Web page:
‘Ambitious’ four-day work week plan


2023-03-10 02:59:31

Australians could soon be paid their full-time wage to work just four days a week should sweeping proposals from a senate inquiry be adopted.

The landmark report by the select committee on work and care backed a raft of changes, including a year of paid parental leave and the right to disconnect from work outside of hours.

Greens senator Barbara Pocock, who chaired the inquiry, called on the government to seriously consider the “ambitious” reforms to boost the quality of life.

“In our history, Australia led the world in reductions in the working week in the 1850s. We’re at the other end of the spectrum with too many Australians working very long hours,” she told ABC News Breakfast.

Young workers
Camera IconThe report has recommended a trial of the four-day work week. Credit: istock

“We need to think more seriously about how we deal with a changed workforce.”

The report recommended the Albanese government trial the 100:80:100 model. Workers would continue to be paid a full-time wage and maintain productivity despite working 80 per cent of the week.

“We heard a lot of evidence … of people who are already working a four-day week in workplaces that are trialling a reduction in working hours and getting very positive results,” Senator Pocock said.

“We’re seeing in the evidence improvements in productivity, a lot greater work and family balance, and really good outcomes in the workplace and at home in terms of relationships and putting your life and your job together.”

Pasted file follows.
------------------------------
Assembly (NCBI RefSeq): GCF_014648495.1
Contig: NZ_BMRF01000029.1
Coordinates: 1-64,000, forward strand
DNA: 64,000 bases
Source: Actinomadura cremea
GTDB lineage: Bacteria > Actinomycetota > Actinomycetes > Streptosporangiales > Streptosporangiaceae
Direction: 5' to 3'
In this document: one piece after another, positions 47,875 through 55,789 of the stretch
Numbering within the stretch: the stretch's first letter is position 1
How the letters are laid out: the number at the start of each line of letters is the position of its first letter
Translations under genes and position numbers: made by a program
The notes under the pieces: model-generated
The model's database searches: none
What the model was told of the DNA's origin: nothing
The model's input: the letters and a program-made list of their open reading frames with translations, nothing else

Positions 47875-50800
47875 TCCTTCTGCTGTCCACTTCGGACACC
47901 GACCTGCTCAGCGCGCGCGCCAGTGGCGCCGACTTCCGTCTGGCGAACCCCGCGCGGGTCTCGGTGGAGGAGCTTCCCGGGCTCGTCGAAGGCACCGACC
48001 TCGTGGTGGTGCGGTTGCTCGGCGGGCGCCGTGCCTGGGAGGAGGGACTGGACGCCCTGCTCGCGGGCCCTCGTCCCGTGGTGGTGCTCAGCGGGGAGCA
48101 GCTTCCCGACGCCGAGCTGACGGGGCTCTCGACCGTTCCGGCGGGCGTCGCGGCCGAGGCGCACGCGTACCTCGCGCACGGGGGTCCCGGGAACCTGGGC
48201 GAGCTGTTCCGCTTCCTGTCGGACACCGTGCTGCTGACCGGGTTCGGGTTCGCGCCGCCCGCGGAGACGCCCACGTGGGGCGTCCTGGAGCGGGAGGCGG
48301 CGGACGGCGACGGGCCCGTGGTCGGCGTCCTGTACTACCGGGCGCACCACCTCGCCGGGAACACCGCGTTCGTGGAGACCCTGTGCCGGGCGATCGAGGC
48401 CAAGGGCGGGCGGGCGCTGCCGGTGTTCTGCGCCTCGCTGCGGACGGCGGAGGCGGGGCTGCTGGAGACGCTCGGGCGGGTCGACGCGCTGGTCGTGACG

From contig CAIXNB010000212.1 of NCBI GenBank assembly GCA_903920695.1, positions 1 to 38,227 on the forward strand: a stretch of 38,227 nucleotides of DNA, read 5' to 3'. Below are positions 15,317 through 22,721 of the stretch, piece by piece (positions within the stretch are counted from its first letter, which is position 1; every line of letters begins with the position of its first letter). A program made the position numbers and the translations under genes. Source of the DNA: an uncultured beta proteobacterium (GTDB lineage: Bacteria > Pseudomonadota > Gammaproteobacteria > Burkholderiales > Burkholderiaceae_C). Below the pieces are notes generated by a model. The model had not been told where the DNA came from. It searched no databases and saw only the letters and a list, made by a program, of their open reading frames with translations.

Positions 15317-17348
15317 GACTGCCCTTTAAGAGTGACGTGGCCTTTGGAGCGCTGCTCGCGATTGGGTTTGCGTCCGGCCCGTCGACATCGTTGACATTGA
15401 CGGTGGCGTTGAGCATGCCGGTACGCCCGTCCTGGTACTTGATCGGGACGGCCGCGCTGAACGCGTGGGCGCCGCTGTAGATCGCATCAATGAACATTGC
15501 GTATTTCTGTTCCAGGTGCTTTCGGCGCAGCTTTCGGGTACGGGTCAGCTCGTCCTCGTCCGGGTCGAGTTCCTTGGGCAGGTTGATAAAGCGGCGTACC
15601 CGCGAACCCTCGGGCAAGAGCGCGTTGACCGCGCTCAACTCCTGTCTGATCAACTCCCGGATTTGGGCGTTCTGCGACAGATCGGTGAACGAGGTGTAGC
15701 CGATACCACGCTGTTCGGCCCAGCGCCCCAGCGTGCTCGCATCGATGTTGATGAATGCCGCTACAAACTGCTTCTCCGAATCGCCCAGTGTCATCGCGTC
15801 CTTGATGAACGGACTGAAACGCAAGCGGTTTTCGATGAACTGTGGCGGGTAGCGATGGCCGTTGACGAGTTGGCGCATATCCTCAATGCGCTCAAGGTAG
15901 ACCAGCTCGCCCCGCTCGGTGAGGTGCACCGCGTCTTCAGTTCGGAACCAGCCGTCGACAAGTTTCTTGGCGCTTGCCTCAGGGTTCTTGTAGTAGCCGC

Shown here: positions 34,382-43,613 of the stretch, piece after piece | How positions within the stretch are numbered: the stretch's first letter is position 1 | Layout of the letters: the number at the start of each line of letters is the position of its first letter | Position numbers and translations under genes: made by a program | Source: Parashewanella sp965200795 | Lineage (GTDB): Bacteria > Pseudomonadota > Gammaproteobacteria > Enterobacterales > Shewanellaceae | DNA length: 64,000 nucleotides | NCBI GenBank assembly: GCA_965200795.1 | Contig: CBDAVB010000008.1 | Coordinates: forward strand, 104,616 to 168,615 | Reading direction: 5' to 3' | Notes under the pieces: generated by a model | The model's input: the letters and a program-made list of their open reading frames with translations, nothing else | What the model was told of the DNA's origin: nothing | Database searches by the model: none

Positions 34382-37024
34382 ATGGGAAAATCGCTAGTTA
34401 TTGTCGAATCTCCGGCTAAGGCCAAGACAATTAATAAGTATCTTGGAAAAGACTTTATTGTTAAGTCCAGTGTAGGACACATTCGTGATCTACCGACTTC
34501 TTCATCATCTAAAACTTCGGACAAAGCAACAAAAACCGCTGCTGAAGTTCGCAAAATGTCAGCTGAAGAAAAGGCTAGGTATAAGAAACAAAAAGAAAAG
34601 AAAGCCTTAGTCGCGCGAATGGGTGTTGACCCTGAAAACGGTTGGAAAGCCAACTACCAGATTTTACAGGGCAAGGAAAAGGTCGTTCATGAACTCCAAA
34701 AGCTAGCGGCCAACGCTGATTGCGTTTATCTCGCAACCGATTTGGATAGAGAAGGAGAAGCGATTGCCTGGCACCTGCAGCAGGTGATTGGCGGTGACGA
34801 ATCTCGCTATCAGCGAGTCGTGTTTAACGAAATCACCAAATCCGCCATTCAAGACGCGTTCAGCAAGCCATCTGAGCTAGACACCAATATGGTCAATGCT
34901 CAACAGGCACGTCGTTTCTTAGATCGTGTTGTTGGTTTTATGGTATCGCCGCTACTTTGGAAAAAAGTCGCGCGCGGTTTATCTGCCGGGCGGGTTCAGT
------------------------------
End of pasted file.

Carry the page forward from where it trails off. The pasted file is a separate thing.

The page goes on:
The pilot would be spread across the workforce and conducted in partnership with an Australian university.

A review into the idea of the 38-hour work week and whether stronger penalties were required for employers who made staff work long hours should be considered by the Fair Work Commission, the inquiry said.

Camera IconSenator Barbara Pocock said the pilot programs already in action were showing positive results. NCA NewsWire / Martin Ollman Credit: News Corp Australia

Another key recommendation from the report was restricting employers from contacting employees outside of work hours unless it’s an emergency.

“What people are saying is, can we work our working hours and once we’re beyond those, unless it’s absolutely urgent, we should be able to turn the phone off and not be at its beck and call,” Senator Pocock added.

While the report had the broad support of Labor and Coalition senators, additional comments provided by government members noted the reforms might not be possible in the current economic environment.

“This fiscal reality necessarily imposes constraints on social policy,” Labor senators Deborah O‘Neill, Jana Stewart and Linda White said.

“It is now the role of government to consider the report and its recommendations within the context of broader budgetary and legislative constraints.”

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Source by [earlynews24.com]